1 Tim 3:2-3 2A bishop then must be blameless, the husband of one wife, vigilant, sober, of good behaviour, given to hospitality, apt to teach; 3Not given to wine, no striker, not greedy of filthy lucre; but patient, not a brawler, not covetous;
8Likewise must the deacons be grave, not doubletongued, not given to much wine, not greedy of filthy lucre;
Titus 1:7 For a bishop must be blameless, as the steward of God; not selfwilled, not soon angry, not given to wine, no striker, not given to filthy lucre;

Don't drink wine that may cause a brother to stumble, be offended or made weak:
Rom 14:21 It is good neither to eat flesh, nor to drink wine, nor any thing whereby thy brother stumbleth, or is offended, or is made weak.

Abstinence observed under the Nazarite vow:
Numbers 6 2Speak unto the children of Israel, and say unto them, When either man or woman shall separate themselves to vow a vow of a Nazarite, to separate themselves unto the LORD: 3He shall separate himself from wine and strong drink, and shall drink no vinegar of wine, or vinegar of strong drink, neither shall he drink any liquor of grapes, nor eat moist grapes, or dried.
See also Judges 13:4, 7, 14 re Samson and 1 Samuel 1:11 re Samuel and Luke 1:15 re John the Baptist

Abstinence is a sign of particular observance to God:
Deut 29 6Ye have not eaten bread, neither have ye drunk wine or strong drink: that ye might know that I am the LORD your God.
1 Samuel 1:15 And Hannah answered and said, No, my lord, I am a woman of a sorrowful spirit: I have drunk neither wine nor strong drink, but have poured out my soul before the LORD.

Don't give alcoholic drink others:
Habakkuk 2:15 Woe unto him that giveth his neighbour drink, that puttest thy bottle to him, and makest him drunken also, that thou mayest look on their nakedness!

Alcoholic wine is a lure to the foolish and ungodly:
Micah 2(AMP) 11If a man walking in a spirit [of vanity] and in falsehood should lie and say, I will prophesy to you of wine and strong drink, O Israel, he would even be the acceptable prophet of this people!

Alcoholic wine is a tool of the blind watchman:
Isaiah 56: 10His watchmen are blind: they are all ignorant, they are all dumb dogs, they cannot bark; sleeping, lying down, loving to slumber. 11Yea, they are greedy dogs which can never have enough, and they are shepherds that cannot understand: they all look to their own way, every one for his gain, from his quarter. 12Come ye, say they, I will fetch wine, and we will fill ourselves with strong drink; and to morrow shall be as this day, and much more abundant.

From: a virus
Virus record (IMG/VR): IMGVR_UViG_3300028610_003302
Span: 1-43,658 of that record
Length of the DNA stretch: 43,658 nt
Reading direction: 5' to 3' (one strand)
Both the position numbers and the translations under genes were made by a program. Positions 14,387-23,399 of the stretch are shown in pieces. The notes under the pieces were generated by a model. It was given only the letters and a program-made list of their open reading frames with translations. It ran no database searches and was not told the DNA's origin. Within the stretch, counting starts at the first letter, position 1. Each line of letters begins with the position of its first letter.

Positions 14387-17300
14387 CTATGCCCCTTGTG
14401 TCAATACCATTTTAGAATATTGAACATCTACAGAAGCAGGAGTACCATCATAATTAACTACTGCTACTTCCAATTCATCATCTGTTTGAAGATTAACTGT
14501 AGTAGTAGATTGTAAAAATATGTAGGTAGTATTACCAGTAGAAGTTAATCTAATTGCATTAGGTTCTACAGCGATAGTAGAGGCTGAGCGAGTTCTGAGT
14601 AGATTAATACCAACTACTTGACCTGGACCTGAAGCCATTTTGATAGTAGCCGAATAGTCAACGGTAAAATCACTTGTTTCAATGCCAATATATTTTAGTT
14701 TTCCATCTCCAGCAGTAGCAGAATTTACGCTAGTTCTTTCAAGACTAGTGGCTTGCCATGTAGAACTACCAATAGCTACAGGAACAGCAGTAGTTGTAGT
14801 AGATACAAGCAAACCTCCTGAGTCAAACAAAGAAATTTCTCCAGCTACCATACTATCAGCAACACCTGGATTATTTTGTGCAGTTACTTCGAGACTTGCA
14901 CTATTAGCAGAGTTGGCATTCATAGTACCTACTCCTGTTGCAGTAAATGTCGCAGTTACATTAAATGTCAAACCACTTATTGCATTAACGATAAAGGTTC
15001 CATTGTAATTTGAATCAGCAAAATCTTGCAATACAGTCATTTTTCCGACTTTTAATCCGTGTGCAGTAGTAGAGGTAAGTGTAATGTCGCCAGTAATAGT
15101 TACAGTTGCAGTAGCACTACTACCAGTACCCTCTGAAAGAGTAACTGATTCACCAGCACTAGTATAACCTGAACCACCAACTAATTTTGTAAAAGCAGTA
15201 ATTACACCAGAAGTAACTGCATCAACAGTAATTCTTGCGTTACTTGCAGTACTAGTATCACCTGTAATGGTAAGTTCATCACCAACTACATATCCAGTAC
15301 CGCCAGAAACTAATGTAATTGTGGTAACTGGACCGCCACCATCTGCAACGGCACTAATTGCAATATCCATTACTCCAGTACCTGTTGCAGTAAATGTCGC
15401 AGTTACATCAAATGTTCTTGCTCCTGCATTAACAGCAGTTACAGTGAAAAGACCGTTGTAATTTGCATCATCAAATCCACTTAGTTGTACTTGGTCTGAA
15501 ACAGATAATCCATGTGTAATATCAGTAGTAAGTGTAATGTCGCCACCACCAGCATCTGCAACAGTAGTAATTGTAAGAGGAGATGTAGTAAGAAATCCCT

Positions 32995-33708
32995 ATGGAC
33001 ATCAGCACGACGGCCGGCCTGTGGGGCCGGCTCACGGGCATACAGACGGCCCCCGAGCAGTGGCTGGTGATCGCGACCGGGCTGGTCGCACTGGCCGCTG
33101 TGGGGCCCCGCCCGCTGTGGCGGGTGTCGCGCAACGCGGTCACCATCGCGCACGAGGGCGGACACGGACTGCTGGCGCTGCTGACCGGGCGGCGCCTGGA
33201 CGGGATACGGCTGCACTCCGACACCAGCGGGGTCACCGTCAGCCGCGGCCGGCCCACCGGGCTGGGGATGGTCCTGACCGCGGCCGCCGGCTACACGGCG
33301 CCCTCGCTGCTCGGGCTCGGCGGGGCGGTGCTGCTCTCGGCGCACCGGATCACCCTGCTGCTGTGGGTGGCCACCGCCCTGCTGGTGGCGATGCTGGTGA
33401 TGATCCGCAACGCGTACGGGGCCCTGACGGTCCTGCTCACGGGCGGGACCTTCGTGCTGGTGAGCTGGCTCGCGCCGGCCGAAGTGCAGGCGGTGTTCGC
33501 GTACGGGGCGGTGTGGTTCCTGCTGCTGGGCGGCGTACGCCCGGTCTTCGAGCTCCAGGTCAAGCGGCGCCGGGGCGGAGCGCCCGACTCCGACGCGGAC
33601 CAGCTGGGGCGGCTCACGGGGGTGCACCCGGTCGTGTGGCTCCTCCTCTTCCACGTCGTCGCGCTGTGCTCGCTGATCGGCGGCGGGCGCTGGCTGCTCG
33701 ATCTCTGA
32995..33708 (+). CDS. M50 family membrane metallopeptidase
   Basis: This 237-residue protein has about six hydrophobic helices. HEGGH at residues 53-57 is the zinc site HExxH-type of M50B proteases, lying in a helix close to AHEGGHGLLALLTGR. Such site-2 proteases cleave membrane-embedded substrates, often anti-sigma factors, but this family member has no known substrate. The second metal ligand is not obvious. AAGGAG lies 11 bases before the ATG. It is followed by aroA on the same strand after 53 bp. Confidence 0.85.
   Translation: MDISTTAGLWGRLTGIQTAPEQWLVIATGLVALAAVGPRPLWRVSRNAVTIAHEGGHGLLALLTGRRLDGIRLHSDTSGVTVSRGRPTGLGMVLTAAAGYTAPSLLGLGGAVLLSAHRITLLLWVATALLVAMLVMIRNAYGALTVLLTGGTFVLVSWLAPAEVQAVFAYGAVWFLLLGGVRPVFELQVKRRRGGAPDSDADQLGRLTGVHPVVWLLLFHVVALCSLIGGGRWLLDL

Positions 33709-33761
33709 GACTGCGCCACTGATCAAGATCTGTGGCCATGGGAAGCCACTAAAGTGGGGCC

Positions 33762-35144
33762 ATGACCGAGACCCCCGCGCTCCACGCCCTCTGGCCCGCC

Overall, therefore we are given ample guidance and instruction about something (wine and its excesses) that is inherently evil, ungodly and not 'expedient' for us. The logical conclusion to be drawn from all of that is that we ought not to partake of it, indeed that it is sinful to do so.

The case is strong, wine with its inherent excesses, is not good for us physically and spiritually. As such it should be avoided and not be part of our life.

But people strongly argue against total abstinence. They say that it is not wine that is evil but only when it is drunk in excess. So moderation is ok, they say. But that really misses the point and errs in many ways to entice us to see how far we can go. It assumes control when control is so often not possible. It assumes virtue when there is none. It seeks to blend the clear spiritual instruction (i.e. leave it alone) with the accepted social norms.

It is bad principle to try to identify how much of a bad thing is ok in order to try and be more accommodating to social customs. We should not dabble with evil, the social custom should give way to the Bible instruction.

It is not God's purpose to give us such clear instructions to stay away from alcoholic drinks so that we might then test to see how much of it we might indulge in. This is a classic trick employed by Satan and his world - have a look at the temptation in the Garden 'Ye shall not surely die', Genesis 3:4. Eve saw the natural appeal in something she characterised as 'good', 'pleasant' and 'to be desired'. This appeal to what we as natural beings see as the pleasurable consequences of taking a bite (or taking a drink) is what the call for having a little bit of an evil thing is all about.
It is just wrong to suggest that a little bit of a bad thing is ok. It is not.

There is but one example in the scripture where some virtue is identified for wine where Paul instructs Timothy to do something about his sickness that would appear to have been connected with bad water. He says in 1 Timothy 5:23 that Timothy should stop drinking the water and use wine so as to avoid the risk. It is possible that he is referring to new wine, i.e. unfermented grape juice. But even if he is not, this verse provides no basis to suggest that we should therefore ignore all of the other clear direction as to the evils of wine and use this as a basis to partake of social drinking (let alone drunkenness).

Finally, it is important to note that Jesus did perform the miracle of converting the water into wine at the wedding feast at Canaan (John 2:1-10). The question is, in circumstances where Jesus created wine how can it be said that we should be prohibited from drinking it? In my view the answer is quite simple.
First, it is quite possible that the wine referred to is not alcoholic (certainly not to the degree of alcoholic content that is common today). Bear in mind that the word translated wine is a generic term that can be applied to either alcoholic or non-alcoholic grape juice.
But the real issue is whether it is conceivable in light of all of the Bible teaching on this issue that Jesus was, in effect, providing the substance to allow the 'party to rage'. Is the message to be drawn from this miracle that we should ignore the evils of alcoholic wine and consider that Jesus has endorsed its 'social' use? I doubt it.